Book>> The ocean of life, the fate of man and sea • by Callum Roberts • Penguin • Rs 1,310
We hear news about sharks killing divers every now and then. Sharks are among the better known marine creatures. Yet they grab media attention only when they turn their fangs on humans. It’s another matter that humans have killed sharks for centuries. Shark fin soup is a delicacy in many countries of South and Southeast Asia.
Other creatures of the seas and oceans are less fortunate. They do not get press even in times of catastrophe. In 1998, for example, rise in temperatures in the eastern Pacific caused by El Nino resulted in mass bleaching of coral reefs, home to about a quarter of all marine species. The event passed unnoticed, except among a select lot of conservationists. The corals are marine equivalent of rainforests. Imagine a calamity like the one in 1998 befalling rainforests.
We do not care much about the troubles of marine creatures, except perhaps when they are big ones like seals and whales. Tales of overfishing sometimes make news. But the troubled life of algae seldom gets any press. There is something selfish in the way we care for seas and oceans. As a result, there is hardly any comprehensive work on how the fortunes of seas and oceans have changed in the past few decades. Callum Roberts’ The Ocean of Life fills this gap.
Roberts, one of the world’s leading conservation biologists, takes us on a panoramic underwater tour, answering questions that bog many of us. Why do currents circulate the way they do? Where exactly do they go? How has the chemistry of the oceans changed?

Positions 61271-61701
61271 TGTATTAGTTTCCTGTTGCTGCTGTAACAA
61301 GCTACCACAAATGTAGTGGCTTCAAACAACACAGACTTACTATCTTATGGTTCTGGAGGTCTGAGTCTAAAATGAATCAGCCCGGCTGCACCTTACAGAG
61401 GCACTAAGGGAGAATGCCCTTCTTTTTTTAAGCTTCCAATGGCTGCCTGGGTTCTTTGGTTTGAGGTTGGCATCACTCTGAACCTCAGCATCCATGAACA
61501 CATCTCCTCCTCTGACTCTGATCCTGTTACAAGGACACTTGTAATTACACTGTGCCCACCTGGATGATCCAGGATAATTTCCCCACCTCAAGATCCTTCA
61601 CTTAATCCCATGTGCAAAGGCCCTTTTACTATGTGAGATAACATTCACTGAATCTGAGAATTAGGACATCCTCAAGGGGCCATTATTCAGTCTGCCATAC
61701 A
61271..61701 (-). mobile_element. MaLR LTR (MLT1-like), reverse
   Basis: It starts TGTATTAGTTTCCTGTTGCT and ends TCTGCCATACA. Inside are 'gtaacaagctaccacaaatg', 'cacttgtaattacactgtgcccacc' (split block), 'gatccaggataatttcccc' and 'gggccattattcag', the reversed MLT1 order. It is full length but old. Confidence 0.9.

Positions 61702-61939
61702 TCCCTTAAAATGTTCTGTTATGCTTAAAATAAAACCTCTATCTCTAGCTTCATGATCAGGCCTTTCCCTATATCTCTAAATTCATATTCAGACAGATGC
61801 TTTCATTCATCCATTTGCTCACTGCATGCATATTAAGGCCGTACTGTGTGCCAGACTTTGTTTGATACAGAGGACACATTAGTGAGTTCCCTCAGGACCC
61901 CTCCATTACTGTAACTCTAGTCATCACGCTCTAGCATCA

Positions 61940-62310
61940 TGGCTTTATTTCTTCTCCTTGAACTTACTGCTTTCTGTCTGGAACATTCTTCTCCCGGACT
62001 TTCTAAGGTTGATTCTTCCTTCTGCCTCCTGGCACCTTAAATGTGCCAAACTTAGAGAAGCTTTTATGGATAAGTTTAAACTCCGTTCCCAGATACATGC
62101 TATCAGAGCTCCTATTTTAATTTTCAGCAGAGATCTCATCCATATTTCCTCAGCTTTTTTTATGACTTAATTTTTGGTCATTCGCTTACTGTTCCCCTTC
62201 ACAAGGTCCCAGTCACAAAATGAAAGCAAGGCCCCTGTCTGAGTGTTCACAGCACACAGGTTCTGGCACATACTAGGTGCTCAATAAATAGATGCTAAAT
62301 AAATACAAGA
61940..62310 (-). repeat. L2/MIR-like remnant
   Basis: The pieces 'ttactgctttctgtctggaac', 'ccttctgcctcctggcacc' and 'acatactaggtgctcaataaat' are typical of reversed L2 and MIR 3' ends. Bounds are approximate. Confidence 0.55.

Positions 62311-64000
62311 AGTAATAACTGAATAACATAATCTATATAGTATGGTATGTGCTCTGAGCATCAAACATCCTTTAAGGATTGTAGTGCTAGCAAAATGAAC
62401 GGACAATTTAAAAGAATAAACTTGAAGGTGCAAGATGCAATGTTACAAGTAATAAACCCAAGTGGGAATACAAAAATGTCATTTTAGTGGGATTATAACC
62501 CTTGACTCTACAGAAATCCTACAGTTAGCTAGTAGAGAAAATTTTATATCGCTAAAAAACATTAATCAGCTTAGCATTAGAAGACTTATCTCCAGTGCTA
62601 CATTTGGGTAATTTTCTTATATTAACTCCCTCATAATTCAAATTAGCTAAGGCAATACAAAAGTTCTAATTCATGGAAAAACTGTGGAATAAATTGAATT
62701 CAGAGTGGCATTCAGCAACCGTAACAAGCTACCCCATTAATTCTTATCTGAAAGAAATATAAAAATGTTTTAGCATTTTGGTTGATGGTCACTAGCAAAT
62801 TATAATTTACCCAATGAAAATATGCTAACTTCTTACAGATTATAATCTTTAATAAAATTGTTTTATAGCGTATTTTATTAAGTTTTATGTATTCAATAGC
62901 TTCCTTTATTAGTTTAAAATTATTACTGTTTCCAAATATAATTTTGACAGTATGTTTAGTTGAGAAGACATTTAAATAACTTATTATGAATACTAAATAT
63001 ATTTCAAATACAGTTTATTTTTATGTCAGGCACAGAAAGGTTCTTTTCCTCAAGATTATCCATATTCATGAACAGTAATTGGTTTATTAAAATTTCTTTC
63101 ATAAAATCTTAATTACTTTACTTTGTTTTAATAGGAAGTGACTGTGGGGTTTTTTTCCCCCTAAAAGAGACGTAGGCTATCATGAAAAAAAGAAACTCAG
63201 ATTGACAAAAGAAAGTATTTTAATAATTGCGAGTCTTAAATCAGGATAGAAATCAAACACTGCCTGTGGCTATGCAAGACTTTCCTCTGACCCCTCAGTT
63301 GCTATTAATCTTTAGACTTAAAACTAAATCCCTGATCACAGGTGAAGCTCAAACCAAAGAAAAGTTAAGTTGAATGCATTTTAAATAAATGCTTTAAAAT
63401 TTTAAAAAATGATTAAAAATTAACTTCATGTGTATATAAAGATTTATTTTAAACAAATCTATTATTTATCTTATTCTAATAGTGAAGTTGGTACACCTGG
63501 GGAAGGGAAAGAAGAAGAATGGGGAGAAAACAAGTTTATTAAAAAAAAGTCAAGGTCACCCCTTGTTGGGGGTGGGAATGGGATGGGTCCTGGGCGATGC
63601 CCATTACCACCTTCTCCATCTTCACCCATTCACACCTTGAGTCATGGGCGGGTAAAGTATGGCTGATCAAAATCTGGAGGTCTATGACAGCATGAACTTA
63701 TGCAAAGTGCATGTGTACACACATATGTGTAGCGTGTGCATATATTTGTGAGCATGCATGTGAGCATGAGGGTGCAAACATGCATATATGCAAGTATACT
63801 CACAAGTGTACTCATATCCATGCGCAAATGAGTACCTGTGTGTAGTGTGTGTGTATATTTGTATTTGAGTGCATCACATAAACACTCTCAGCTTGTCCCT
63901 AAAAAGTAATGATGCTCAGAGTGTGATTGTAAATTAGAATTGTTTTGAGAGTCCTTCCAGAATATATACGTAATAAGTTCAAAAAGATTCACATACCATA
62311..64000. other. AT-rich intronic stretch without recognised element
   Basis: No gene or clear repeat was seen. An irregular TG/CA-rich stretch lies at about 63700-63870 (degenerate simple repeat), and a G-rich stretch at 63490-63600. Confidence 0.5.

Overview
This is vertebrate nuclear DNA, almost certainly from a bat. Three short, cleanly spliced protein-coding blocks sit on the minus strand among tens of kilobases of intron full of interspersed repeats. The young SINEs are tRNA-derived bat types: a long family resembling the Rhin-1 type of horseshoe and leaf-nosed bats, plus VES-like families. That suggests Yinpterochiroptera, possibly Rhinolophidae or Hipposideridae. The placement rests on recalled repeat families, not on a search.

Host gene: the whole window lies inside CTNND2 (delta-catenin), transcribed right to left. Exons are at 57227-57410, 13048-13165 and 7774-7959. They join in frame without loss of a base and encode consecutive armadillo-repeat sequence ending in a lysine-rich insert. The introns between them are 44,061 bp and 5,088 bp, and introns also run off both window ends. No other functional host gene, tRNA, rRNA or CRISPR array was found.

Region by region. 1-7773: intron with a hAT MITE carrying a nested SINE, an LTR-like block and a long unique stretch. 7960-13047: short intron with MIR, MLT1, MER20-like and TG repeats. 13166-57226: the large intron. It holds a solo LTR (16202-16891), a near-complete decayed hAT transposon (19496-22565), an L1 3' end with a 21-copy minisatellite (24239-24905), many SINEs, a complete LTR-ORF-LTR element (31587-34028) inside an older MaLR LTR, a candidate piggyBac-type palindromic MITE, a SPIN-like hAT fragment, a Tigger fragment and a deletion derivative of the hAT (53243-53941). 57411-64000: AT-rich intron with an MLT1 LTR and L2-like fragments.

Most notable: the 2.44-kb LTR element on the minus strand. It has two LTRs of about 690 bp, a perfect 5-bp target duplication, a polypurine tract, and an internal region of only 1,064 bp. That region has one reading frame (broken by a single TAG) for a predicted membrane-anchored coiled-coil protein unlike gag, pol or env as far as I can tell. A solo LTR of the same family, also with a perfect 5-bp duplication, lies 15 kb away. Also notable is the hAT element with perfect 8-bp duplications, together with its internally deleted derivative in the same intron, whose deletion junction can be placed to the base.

Roberts shows the oceans have changed more in the past 30 years than in the rest of human history. In most places, the seas have lost upwards of 75 per cent of their megafauna—large animals such as whales, dolphins, sharks, rays and turtles—as fishing and hunting spread in waves across the face of the planet. For some species, like whitetip sharks, American sawfish or the once common skate, numbers are down as much as 99 per cent. By the end of the 20th century, almost nowhere shallower than 900 metres remained untouched by commercial fishing. Some places are now fished down to over 3,000 metres.
An estimated area equivalent to half the world’s continental shelves is trawled every year. Yet what they are scraping is the bottom of the barrel. For all the marvellous improvements in technology, British fishers, mostly using sail-power, caught more than twice as much cod, haddock and plaice in the 1880s as they do today. By one estimate, for every hour of fishing with electronic sonar fish finders, industrial winches, dredges and nets, they catch 6 per cent of what their forebears caught about a century ago.
Roberts’ account also goes into understudied areas like pollution caused by the run-off of agricultural fertilisers. According to the York university scientist, such pollution has created over 400 dead zones where algal tides rob the seas of dissolved oxygen for almost the entire year. One of the biggest such zones, at the mouth of the Mississippi Delta in the Gulf of Mexico, covers 20,000 sq km. This annual event even makes the one-off Deepwater Horizon oil-spill look modest.
Roberts discusses more fashionable topics like global warming and brings fresh insights into it. He shows how the global warming resistant capacities of seas and oceans have suffered in the recent times. Till recently, the oceans sucked up most of the additional heat, sparing the continents from further warming. This is now starting to change—faster than almost anyone had dared imagine. With oceans also warming, less oxygen is making it down to the depths, playing havoc with marine life.
Uma Venkataraman is a geographer by training and editor by profession. She can be contacted at firstname.lastname@example.org